Dangerous liaisons: couple were unaware that a biological tie exists
They met at university and immediately were at ease with each other. They had a lot in common. Both came from broken homes and from families that had split when they were toddlers.
In both cases the parental separation had been acrimonious and neither had any further contact with the parent.
The fell in love, the girl became pregnant and the couple decided to marry. As part of the pre-marriage ritual in South Africa the two families got together to meet shortly before the wedding. The couple's parents immediately identified each other and knew that the couple, so in love and preparing for marriage, were actually the progeny of their marriage some years earlier. The couple were brother and sister.
Knowing this, the distraught and shocked couple have decided to split.
The emotions such couples describe are typically intense and often instantaneous. They feel like soul mates, as though they were meant for each other and have been together all their lives.
Although such relationships are banned under incest laws, they differ from incest as the public usually understands it since the relationship develops in ignorance of the blood tie.
Genetic sexual attraction (GSA) is the name for sexual attraction between genetically related couples, siblings, parents and children, or cousins, but without either having knowledge of the biological tie.
The term seems to have been coined by a woman, Barbara Gonyo, who was unprepared for the sexual attraction she felt being reunited with her 26-year-old son whom she had given for adoption as a baby. The feelings dissipated after he married and the relationship was not consummated.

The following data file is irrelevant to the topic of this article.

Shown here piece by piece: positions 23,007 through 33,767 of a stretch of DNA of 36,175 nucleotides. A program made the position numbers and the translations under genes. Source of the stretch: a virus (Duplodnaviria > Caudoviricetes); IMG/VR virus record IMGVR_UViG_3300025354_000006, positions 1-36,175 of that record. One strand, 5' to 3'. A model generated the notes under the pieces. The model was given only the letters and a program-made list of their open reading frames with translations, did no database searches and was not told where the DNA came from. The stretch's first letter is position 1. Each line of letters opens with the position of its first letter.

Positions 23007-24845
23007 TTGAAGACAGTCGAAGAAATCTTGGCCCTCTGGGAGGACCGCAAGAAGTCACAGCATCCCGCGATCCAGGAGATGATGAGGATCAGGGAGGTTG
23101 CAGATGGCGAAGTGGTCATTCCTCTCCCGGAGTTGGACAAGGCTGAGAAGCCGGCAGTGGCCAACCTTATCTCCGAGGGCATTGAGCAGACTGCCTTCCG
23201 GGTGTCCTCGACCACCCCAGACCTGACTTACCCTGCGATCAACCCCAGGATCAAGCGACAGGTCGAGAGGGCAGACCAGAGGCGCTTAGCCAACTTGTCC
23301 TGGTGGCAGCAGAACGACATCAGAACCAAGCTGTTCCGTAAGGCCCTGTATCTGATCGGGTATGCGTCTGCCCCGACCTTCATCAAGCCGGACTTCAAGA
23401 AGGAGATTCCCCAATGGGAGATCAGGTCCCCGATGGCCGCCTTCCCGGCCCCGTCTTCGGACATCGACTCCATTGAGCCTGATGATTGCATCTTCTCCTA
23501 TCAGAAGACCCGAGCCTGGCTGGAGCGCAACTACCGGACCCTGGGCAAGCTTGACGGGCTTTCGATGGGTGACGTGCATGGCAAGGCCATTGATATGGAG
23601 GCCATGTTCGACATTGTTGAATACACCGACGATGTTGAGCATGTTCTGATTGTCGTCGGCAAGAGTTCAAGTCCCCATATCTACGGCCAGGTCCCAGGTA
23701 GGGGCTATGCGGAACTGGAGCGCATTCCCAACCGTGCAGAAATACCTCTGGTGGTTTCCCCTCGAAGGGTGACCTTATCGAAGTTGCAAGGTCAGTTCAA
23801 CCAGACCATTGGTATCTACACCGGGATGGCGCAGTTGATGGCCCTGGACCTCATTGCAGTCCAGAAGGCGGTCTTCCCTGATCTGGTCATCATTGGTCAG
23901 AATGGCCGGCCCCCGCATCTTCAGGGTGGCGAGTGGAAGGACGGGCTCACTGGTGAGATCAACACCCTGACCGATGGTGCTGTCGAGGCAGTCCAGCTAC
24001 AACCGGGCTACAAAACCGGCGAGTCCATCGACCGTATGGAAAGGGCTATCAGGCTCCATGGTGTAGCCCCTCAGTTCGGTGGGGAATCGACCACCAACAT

Gonyo speculated that it resulted from a disruption to the normal bonding process and wrote movingly about it in her book 'The Forbidden Love'.
She believes that the normal gestures of love between a mother and baby, such as ruffling the hair, kissing on the cheek, stroking their soft skin, are potentially sexual between and mother and adult son due to the disruption to the mother-child bond.
She has recently started a website to help those understand their experiences and a book called 'I'm His Mother but he's not My Son.'
But why should this attraction affect only those who have been separated at birth and not children who have lived together all their lives? Freud's theory was that members of families lusted after one another creating an incest taboo.
However, the Westermarck effects, so called because of the studies of an anthropologist of that name, found that when two people live in close proximity during the early years of life, both are desensitised to later sexual attraction.
Sexual imprinting, or the identification of the characteristics of a desirable mate, is reversed in those brought up together especially during the first six years of life.
So those separated at birth will not have achieved this and on meeting may potentially be attracted to each other because of similarities in personalities or looks, unaware of the biological connection.
Studies carried out on children brought up in Israeli kibbutzim found that of 3,000 marriages only 14 were between those brought up in these communes and of these none had lived together for the first six years of life, lending further support to the Westermarck theory of reverse imprinting.
A few high-profile cases have been described including one in Britain two years ago when a couple, adopted at birth by different parents, subsequently met and married. Only then did they discover that they were siblings.
The marriage was annulled since such unions are banned in all European countries.
Other similar cases have been recorded round the world such as that between a Cambodian man and his sister and a German couple, Patrick and Susan Stuebing, who have four children, two of whom have developmental problems. Patrick has already served a prison sentence for incest and unsuccessfully challenged Germany's law on this.
These tragic stories are rare but could potentially escalate as anonymous sperm and egg donation for IVF increases.
They would throw up uncertainties of a legal, ethical and emotional nature and challenge the last remaining, and arguably most profound injunction -- the incest taboo.
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